Opensnowmap Legend

The map legend now looks like this: legend

Opensnowmap style reload

Posted by yvecai on 12 November 2018 in English (English).

I’ve figured out recently that base map (topo) renders underground water pipes like plain rivers. It will need a database reload to fix this. Certainly I can correct other glitches at the same time, so have you spotted or can you find something else really wrong with this style? I’m mainly interested in mountainous places, of course, don’t expect fixes in Manhattan subway lines ;-) The style is derived from OSM-bright. Thanks in advance, Yves

Are you joking ??

Posted by yvecai on 16 February 2017 in English (English).

No, seriously, c’mon! "map screenshot with lots of small squares"

I had to check on to see if my Opensnowmap has a problem. No, it’s perfectly fine. But fine for who ?

It’s not like there is no mapper in the US, as at least one of them made something like this a very long time ago (6 years). Is there anybody in the US using OSM? Is there any US-based company using OSM? It seems a bit stupid to do so at first sight, isn’t it?

The SnowMap base layer

Posted by yvecai on 22 September 2016 in English (English).

When Mapquest layer disappeared, this was a problem for OpenSnowMap: its cold colors and less detailed style were great to overlay ski pistes onto. But the end of this freely available map forced me to build a simple style with plenty of room for ski pistes: the OpenSnowMap Base Snow Map.

A winter topo map

I used OSM-Bright to start building this style. Using colder colours more suited to a winter map, of course I also added relief. In particular, relief hillshading led me to desaturate highways to avoid they pops out the shadowed side of the hills .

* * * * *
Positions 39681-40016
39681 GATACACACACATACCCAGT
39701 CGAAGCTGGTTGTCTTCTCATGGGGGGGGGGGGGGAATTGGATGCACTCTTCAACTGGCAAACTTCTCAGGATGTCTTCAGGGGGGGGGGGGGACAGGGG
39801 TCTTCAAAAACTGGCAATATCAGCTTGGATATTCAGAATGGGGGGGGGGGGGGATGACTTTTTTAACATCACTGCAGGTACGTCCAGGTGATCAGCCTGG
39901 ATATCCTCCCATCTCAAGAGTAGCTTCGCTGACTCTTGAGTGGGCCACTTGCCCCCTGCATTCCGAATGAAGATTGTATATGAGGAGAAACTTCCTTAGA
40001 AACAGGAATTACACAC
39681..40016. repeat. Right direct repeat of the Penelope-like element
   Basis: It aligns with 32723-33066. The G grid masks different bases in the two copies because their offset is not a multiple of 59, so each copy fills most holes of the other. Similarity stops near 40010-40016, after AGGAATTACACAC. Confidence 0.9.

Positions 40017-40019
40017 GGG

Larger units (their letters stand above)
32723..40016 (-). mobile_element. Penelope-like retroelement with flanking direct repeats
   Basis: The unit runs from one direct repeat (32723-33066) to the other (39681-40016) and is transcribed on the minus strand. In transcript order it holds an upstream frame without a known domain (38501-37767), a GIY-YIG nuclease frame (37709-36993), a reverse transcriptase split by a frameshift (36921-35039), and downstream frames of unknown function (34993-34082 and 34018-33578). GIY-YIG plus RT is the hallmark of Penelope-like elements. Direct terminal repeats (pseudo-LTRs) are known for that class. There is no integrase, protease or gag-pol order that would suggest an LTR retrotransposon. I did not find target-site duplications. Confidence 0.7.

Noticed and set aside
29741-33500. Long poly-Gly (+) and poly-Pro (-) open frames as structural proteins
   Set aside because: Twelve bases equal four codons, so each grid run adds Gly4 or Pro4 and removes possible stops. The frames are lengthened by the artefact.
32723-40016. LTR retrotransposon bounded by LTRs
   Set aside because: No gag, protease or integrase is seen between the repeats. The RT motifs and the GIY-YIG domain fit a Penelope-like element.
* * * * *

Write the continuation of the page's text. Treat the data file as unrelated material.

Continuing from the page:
Ski pistes are not rendered on this layer, the OpenSnowMap remains an overlay. In fact, they are rendered on the Base Snow Map with 12 pixels wide transparent labels that forbids other labels to take place where ski pistes from the OpenSnowMap overlay will land.

I want to see it!

This style is only showcased on for now. The mobile part of the website is shown with ‘retina tiles’ by default, but you can choose this high-dpi option or not from the menu.

For these mobile-friendly tiles, I choose to render 384px tiles and display them with a 1.5x scale factor. That please my eyes on my own phone and the server seems to be OK with them, so please tell me they also looks good on your phone or tablet.

Of course, Openstreetmap-carto is still available, although without high-res tiles but a simple scaling for the mobile version. Here also let me know what the default should be: I find it more usable with the scaling on my device, although a bit pixelized.

That’s great, but …

Unfortunately, the use of the layer outside OpenSnowMap will be discouraged by referer magic and so on. Also, tiles containing ski pistes are pre-rendered, but not the others. So while the Imposm-powered DB is up-to-date and a few minutes behind Openstreetmap, don’t expect super-performances in tile refresh. Yes, 10 minutes so you can check your mapping mistakes and correct them before I take them into account, isn’t it clever ?

This new base map won’t change much the OpenSnowMap overlay tiles that will remains pretty much the same and updated daily.

For those interested in DEM data, the release of void-filled, 1 arc-second and global SRTM data is now completed at USGS. See